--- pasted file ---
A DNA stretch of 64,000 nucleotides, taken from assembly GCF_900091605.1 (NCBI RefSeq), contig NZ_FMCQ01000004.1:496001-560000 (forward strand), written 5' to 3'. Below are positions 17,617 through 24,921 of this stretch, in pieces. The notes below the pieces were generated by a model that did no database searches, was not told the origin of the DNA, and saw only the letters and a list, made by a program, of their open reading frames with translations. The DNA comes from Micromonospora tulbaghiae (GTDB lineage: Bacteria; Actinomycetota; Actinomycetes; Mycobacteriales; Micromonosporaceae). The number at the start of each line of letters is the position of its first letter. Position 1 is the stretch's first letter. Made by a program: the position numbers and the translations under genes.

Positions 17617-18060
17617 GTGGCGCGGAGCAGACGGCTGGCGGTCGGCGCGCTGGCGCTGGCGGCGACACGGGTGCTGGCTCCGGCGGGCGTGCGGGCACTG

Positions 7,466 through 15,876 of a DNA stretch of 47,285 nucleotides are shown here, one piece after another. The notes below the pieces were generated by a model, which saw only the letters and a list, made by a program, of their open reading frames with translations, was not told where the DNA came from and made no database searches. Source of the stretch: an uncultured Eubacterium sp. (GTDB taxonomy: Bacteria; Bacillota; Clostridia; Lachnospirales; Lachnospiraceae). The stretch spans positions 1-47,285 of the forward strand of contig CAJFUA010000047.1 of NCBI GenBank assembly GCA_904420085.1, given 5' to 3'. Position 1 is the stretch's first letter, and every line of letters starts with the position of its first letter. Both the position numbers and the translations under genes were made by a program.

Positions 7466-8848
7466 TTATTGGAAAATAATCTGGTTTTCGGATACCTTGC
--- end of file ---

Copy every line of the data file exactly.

A DNA stretch of 64,000 nucleotides, taken from assembly GCF_900091605.1 (NCBI RefSeq), contig NZ_FMCQ01000004.1:496001-560000 (forward strand), written 5' to 3'. Below are positions 17,617 through 24,921 of this stretch, in pieces. The notes below the pieces were generated by a model that did no database searches, was not told the origin of the DNA, and saw only the letters and a list, made by a program, of their open reading frames with translations. The DNA comes from Micromonospora tulbaghiae (GTDB lineage: Bacteria; Actinomycetota; Actinomycetes; Mycobacteriales; Micromonosporaceae). The number at the start of each line of letters is the position of its first letter. Position 1 is the stretch's first letter. Made by a program: the position numbers and the translations under genes.

Positions 17617-18060
17617 GTGGCGCGGAGCAGACGGCTGGCGGTCGGCGCGCTGGCGCTGGCGGCGACACGGGTGCTGGCTCCGGCGGGCGTGCGGGCACTG

Positions 7,466 through 15,876 of a DNA stretch of 47,285 nucleotides are shown here, one piece after another. The notes below the pieces were generated by a model, which saw only the letters and a list, made by a program, of their open reading frames with translations, was not told where the DNA came from and made no database searches. Source of the stretch: an uncultured Eubacterium sp. (GTDB taxonomy: Bacteria; Bacillota; Clostridia; Lachnospirales; Lachnospiraceae). The stretch spans positions 1-47,285 of the forward strand of contig CAJFUA010000047.1 of NCBI GenBank assembly GCA_904420085.1, given 5' to 3'. Position 1 is the stretch's first letter, and every line of letters starts with the position of its first letter. Both the position numbers and the translations under genes were made by a program.

Positions 7466-8848
7466 TTATTGGAAAATAATCTGGTTTTCGGATACCTTGC